Written by Ron Wheeldon   
Wednesday, 21 December 2011 18:51


Searching is an art, not an exact science and absolute accuracy in assessing the availability of a mark is not guaranteed. We bring 25 years’ experience to the task and our assessments are generally correct, but we accept no liability if other parties, or a court, disagree with them.

  • The trade mark search has been conducted at the Trade Marks Office and is naturally subject to the accuracy of the official records.  A delay of several  weeks – sometimes months - occurs between the physical filing of an application and the capture of the data onto the official records. The official records have definite shortcomings, including missing data and inaccuracies do occur. We cannot accept any liability for them.
  • South Africa is a member of the Paris Convention. This permits an applicant in a convention country to lodge an application up to six months after the filing date in his own country and the application will be treated as if filed in that other country on the home filing date (called “the priority date”). Such a right, not yet claimed by filing in South Africa, will obviously not be disclosed by a local search.
  • Marks which lapsed or were refused registration prior to computerisation were not captured onto the database and, along with those for which no application was filed, will not be disclosed by our search. Such marks may nevertheless be in use and protected at common law.  Consequently it is wise, before actually launching a new product, to conduct a thorough investigation of the marketplace to see whether any conflicting marks are in use.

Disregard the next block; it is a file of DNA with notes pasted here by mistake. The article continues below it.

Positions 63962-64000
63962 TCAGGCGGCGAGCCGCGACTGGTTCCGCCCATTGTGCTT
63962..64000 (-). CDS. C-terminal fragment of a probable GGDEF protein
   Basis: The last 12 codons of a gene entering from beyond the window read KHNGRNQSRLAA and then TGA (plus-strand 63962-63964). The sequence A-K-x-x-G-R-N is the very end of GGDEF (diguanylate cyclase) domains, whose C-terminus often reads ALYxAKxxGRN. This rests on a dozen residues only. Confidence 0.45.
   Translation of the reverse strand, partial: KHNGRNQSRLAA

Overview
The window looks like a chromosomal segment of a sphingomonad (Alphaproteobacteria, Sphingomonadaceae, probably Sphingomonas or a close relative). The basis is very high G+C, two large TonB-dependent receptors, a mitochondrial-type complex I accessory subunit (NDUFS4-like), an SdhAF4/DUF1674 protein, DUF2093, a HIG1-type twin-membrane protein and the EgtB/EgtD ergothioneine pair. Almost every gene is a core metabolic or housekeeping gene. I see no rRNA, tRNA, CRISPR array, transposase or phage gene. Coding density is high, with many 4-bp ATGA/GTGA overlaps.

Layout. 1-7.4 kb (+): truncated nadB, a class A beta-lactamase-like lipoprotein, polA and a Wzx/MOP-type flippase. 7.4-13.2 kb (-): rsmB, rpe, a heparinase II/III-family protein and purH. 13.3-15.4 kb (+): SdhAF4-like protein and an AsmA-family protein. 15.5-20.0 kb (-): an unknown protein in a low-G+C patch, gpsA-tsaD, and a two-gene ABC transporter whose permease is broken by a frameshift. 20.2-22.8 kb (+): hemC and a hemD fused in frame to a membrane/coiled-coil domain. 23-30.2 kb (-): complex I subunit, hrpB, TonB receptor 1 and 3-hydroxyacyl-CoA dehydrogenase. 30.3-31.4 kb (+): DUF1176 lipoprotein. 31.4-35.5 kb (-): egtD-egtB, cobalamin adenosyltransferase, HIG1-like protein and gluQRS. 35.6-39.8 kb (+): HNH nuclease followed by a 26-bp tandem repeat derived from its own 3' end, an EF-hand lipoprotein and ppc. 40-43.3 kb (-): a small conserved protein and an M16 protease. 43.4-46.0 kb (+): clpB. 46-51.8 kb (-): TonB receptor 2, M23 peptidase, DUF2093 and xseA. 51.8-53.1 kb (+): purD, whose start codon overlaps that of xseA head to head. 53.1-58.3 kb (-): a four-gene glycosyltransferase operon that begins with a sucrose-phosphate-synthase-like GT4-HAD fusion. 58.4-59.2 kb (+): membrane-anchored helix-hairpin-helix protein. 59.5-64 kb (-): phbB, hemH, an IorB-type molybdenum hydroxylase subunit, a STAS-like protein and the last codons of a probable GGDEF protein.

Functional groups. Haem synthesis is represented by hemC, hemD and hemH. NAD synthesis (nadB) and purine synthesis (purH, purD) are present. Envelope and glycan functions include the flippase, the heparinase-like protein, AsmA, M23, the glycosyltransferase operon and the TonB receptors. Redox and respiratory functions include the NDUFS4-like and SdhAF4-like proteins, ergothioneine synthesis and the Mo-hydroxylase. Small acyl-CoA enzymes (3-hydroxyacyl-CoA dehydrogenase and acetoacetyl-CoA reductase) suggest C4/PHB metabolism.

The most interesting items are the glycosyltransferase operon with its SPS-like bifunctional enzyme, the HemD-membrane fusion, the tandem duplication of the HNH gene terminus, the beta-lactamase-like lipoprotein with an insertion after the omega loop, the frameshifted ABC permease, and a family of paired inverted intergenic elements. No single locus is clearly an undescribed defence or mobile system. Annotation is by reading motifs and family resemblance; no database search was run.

• A mark which is registered but which has not been the subject of bona fide use for five years or longer is vulnerable to removal from the register on grounds of such non use. There can also be other grounds of removal and, where any such grounds exist, it is often possible to negotiate the cancellation or transfer of an existing registration.  Thus, what appears to be an impediment or complete bar to the use and registration of a proposed trade mark may be less of a problem than it first appears to be.
  • Business and corporate names are not the concern of the Registrar of Trade Marks and our trade mark search will not disclose business, company or CC names incorporating your proposed trade mark or similar words. It is wise to conduct a company name search in the companies register and we will undertake such an investigation on request, at a nominal additional cost.
  • "Well-known" marks may be protected in South Africa even though such marks are not registered or used in this country.  Our investigation will obviously not disclose these. Moreover, a registered mark in a class not related to the search may enjoy “dilution” protection and give rise to unexpected difficulty. We are happy to provide detailed advice on dilution issues on request.
  • Trade mark searches do not extend to domain names.  We recommend that such searches are conducted and will undertake such searching at nominal additional cost.
Last Updated on Wednesday, 21 December 2011 21:28